Chicken pox: Judy and Joshua

Joshua Brooks from Suffolk developed a brain injury four years ago following chickenpox when he was 2 years old.

April 2015. Date of brain injury: 2011 (child aged 2 years).
Judy and Joshua
In rare cases like Joshua's the chickenpox virus infects the brain and leads to its tissues becoming inflamed which can result in brain injury. Here Joshua's mum, Judy, shares her family's experience in this Q&A.

What were your thoughts when you were given the news? 

We didn't get a firm diagnosis until the end of 2014 although our own personal research had already made the link. We're still trying to come to terms with the news; grief for the child who was changed forever, worry, fear and determination to get him the support he needs. And frustration at the lack of help. 

In the early days is there anything you wished the doctors had explained that would have helped?

Joshua in hospital
I wish they had been more honest, that there was the potential for permanent injury. We were not told about acquired brain injury or told about any support organisations. We thought he was a miracle for recovering and everything would be OK.

Tell us a little bit about life since the brain injury. 

Everyday is a constant fight for diagnosis. Access to speech therapy in particular is appalling, much of the improvement in Joshua's speech is down to my work and the school. Joshua is in mainstream school. He has sensory processing disorder and I am learning about this now too.  Lack of sleep is a real challenge for us all because Joshua doesn't sleep. It's frustrating when he point blank refuses to do something as mundane as get dressed because he'd prefer not to.  Our other two children feel left out because Joshua needs so much extra time. There's a lack of money for things Joshua needs, things we all need.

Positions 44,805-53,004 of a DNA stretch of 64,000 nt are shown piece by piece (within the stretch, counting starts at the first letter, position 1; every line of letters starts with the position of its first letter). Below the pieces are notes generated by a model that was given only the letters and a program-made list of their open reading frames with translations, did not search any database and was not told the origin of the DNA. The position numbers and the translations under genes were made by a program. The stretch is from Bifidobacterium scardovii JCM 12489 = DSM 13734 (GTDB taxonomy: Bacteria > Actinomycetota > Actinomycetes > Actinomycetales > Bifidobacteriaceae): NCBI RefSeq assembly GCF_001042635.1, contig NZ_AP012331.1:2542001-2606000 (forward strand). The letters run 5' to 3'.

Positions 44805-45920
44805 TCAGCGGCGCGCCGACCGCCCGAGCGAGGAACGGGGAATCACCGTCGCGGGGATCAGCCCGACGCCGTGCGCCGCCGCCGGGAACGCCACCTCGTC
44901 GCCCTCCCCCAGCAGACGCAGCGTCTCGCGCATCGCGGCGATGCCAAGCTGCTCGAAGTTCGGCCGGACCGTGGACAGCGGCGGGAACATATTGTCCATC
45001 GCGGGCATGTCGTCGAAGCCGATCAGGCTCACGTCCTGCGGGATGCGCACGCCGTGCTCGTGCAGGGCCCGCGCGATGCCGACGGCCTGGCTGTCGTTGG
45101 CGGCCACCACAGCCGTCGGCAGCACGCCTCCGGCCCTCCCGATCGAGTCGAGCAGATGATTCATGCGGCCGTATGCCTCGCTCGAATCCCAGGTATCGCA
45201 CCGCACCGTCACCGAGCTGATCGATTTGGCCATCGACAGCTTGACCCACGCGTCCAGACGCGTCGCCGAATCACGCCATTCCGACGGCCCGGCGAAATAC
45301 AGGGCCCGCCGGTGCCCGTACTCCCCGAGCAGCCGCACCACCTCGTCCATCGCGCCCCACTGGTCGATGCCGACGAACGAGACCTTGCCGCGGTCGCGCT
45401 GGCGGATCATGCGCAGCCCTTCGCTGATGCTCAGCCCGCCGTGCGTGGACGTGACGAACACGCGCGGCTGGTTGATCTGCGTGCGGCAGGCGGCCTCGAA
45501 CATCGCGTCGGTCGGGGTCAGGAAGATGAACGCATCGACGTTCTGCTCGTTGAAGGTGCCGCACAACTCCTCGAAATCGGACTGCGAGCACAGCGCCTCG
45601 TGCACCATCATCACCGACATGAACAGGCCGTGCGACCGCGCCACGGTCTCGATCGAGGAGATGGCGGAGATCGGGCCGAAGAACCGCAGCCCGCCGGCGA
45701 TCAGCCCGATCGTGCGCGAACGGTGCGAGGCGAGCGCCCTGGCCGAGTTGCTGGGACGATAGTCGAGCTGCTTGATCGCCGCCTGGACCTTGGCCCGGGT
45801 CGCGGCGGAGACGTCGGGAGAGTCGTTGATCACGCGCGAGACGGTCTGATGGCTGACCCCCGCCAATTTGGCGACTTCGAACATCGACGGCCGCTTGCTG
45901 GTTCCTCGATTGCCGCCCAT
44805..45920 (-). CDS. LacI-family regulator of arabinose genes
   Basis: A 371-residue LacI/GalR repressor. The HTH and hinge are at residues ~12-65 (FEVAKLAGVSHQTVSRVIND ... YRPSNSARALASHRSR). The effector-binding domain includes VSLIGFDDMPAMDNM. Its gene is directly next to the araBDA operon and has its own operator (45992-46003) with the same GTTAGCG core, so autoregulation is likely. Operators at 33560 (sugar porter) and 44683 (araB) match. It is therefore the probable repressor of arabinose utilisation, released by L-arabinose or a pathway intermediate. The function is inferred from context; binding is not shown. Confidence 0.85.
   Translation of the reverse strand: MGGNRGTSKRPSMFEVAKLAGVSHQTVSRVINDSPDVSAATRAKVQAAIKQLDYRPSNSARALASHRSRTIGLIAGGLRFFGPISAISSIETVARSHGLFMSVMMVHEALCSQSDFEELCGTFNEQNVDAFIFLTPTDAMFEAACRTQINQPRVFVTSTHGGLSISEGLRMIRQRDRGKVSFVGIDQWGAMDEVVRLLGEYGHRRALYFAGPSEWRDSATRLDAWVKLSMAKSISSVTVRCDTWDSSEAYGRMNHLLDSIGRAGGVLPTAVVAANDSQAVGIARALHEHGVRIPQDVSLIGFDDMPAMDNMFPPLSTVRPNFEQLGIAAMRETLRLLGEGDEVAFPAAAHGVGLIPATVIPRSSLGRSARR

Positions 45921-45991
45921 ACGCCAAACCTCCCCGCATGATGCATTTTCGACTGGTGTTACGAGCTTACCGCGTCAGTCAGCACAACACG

Josh and family

What are people's reactions to Joshua's brain injury?

Brain injury is an invisible disability. People don't understand the meltdowns and our family pretend it isn't happening which is isolating for us. Once Joshua came out of hospital people assumed he was well.

What are the remaining effects of the brain injury and can you share some of the strategies you use to help?

Joshua has sensory processing disorder, speech and language problems as well as fine and gross motor skills problems. He also has short term memory problems. 

Josh and computer
We use a visual timetable and a Movin' Sit Cushion which is a special device which supports his posture and spine. I think it's important to try and keep bedtime routine structured then work with whatever happens. With only 25 minutes of speech therapy per fortnight term time, much of the therapy is done by me at home.  Joshua also has no fear or concept of danger.  He dosesn't have much understanding of emotions but he is very affectionate.

What are your expectations and hopes for the future?

Josh
We live day by day with whatever happens. We have given up having expectations but hope for Joshua to reach an age appropriate level and lead a normal life. On his good days I have so much hope that he will be OK and reach a level where he will cope but on his bad days I worry to the point of panic.

If you could give one piece of advice or encouragement to other parents what would it be?

Hope for the best, expect the worst and go out and do it yourself because sadly there is not help where there should be. 

You can follow Joshua's journey on his Facebook page here.

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